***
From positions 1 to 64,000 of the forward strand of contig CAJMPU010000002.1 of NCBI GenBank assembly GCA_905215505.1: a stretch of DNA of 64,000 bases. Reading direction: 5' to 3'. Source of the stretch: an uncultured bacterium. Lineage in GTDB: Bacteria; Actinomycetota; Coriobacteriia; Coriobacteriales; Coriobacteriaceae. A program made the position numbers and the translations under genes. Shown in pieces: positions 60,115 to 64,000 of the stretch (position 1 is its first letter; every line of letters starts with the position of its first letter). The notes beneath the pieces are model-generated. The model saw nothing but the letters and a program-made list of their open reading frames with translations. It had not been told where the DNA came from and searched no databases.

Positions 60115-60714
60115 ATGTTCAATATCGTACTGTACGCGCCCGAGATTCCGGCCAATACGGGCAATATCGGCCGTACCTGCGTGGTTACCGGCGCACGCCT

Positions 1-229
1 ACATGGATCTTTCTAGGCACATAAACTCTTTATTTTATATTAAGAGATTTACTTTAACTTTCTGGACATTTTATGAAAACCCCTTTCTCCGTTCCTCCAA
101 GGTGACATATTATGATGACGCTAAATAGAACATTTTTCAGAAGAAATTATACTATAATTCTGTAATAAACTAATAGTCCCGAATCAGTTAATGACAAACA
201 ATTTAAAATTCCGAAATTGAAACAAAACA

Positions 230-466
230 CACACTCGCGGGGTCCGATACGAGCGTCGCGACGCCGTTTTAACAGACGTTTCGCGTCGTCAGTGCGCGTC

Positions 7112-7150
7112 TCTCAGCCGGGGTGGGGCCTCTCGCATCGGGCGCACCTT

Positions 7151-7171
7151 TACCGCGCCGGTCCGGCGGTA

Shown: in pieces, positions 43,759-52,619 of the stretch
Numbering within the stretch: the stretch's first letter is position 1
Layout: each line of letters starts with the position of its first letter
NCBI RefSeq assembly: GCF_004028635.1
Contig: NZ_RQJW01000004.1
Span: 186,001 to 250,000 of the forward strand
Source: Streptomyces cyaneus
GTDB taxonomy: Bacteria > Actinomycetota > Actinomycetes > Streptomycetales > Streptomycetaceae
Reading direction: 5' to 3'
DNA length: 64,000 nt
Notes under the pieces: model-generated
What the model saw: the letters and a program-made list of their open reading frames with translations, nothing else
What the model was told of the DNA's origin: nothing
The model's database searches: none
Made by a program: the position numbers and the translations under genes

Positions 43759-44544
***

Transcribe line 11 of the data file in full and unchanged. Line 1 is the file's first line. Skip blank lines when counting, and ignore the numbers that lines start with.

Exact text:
7112 TCTCAGCCGGGGTGGGGCCTCTCGCATCGGGCGCACCTT